Win had another sleepless night of agonizing pain with multiple dislocations-sheets were dangerous. She finally strapped herself in numerous splints to feel stable-but claustrophobic. Win awoke in a brain fog and moved around her bedroom like a zombie. After a slow shower, she carefully got dressed-all of which was risky. She became dizzy and lay back down on the bed, wanting to sleep for another few hours-maybe days. Good thing her class was online.
“Are you up, lazy bones?” Liv shouted from downstairs. If she called Win lazy one more time Win was likely to explode.
“Yes, I’m up!” Win shouted and realized the deep breath it took to yell had subluxed her fourth rib from her sternum. Today wasn’t starting out well.
Win met Liv in the kitchen where Liv was already eating breakfast.
“Are you going to take tomorrow off?” Win asked nervously.
“No, I have a big case to finish up.” Liv chugged the rest of her coffee and quickly packed up her legal documents. Noticing Win’s silence, she added, “Did we have plans?”
“No, I was just asking.” They did have plans; tomorrow was Win’s birthday. No one remembered it last year. No one would remember it this year. Truly alone, not even Louie is with me this year. Louie her beloved lap dog passed three months ago. Having no one to talk to drains the soul. Win had no friends. None. After a while they all stopped wanting to hear about the pain.
Win didn’t go to the pond or the café. She sat in her car looking out over the river at the bridge and started to cry-then sob. “I can’t do this anymore!” she screamed. I’m alone. She grabbed her journal and took off running, her body screaming. I’m invisible. Her bones shifted out of place; she ignored them. She made it to the top of the bridge. Gripping her journal, she climbed over the rail. The distance below made her gut wrench. I’m desperate. Looking at her journal in her hands, words of urgency whisper to her. Not yet. Not yet. She didn’t care anymore. I’m tormented. Her hair whipped around her face stinging her green eyes. She vaguely heard horns and people shouting. I’m hopeless. Win closed her eyes and gripped her journal tighter. I needed you both. The journal’s gem sparked brightly. I am useless. Win jumped.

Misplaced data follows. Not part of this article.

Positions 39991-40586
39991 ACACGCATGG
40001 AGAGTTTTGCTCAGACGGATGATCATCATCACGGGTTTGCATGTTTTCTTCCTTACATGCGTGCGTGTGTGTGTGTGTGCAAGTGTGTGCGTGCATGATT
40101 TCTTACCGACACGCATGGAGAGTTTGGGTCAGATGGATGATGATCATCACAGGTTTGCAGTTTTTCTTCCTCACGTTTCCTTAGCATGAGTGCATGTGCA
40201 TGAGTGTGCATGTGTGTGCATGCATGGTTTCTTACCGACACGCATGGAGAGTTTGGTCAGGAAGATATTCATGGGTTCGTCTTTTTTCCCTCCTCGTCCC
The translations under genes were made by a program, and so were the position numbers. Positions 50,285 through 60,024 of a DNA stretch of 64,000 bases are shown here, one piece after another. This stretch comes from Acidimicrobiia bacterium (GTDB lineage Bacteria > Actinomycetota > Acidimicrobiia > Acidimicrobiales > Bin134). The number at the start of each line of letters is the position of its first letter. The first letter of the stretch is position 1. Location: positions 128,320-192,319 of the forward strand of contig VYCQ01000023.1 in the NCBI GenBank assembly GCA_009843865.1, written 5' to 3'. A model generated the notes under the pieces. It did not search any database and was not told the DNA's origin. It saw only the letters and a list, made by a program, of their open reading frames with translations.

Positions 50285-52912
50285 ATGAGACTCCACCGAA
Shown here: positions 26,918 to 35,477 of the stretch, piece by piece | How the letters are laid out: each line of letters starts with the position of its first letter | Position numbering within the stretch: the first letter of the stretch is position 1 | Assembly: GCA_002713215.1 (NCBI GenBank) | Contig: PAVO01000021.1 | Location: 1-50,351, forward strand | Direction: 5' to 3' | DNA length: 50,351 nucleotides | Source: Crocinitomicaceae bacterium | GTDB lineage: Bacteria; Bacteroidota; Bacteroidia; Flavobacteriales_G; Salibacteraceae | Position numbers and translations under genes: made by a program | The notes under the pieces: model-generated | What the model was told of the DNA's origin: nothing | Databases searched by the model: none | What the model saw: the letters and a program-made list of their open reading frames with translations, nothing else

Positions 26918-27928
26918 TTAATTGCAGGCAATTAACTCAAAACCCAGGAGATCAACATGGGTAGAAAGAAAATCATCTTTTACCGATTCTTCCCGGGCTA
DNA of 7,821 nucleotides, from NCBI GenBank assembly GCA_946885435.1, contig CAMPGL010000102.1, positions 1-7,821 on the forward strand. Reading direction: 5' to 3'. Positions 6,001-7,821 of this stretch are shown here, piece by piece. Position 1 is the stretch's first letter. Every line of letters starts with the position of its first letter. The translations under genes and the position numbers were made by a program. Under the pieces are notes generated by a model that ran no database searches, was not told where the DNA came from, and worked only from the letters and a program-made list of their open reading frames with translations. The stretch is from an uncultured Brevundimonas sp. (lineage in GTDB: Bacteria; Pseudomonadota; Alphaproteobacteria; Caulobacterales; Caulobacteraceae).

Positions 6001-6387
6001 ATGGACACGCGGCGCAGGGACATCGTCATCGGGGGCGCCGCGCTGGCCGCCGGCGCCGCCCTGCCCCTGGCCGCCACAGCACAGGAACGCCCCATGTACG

She felt no impact-only a green flash against her eyelids. Win felt warm sand beneath her hands, heard the sound of waves and inhaled the citrus breeze. For the first time, Win felt no pain. Remembering what she had done, her eyes snapped open. The cloudless sky was lavender and held three garnet suns. The sand was jet black with tiny golden hues. She sat up and felt nothing-smooth unhindered motion. She wiggled her toes, rotated her shoulders, and took in another deep breath. Normal. Win was overawed and wept.
“You’re early,” said a raspy voice behind Win. Jumping to her feet, Win saw a humanoid being with muscular limbs. The ethereal creature had navy skin with swirls of glittering liquid beneath. It easily pulled her to her feet, “You need to go now!”
“What the-” Win started but was now being pulled toward the clear water. Creatures great and small appeared all around. “No. Stop! Leave me alone!” Win cried.
“You have to go back.” They all said in unison.
Win at last broke free with tear filled rage. “I am not going!” The large creature put a webbed hand on her shoulder.
“Read the journal, Winifred. Have courage.” The creature smiled calmly. Suddenly the creatures turned into a barrage of iridescent bubbles and rushed into her face.
Win awoke in her car soaking wet gasping for breath with her journal in the passenger seat. The green gem burning brightly.
She lunged for the book and unwound the black strap. She opened the leather cover to reveal her grandma’s handwriting. You’re not alone. You’re forever loved. Have courage. Write through the pain and create your own world of lavender skies and garnet suns.
Winifred wept and embraced the tormenting pain and began writing.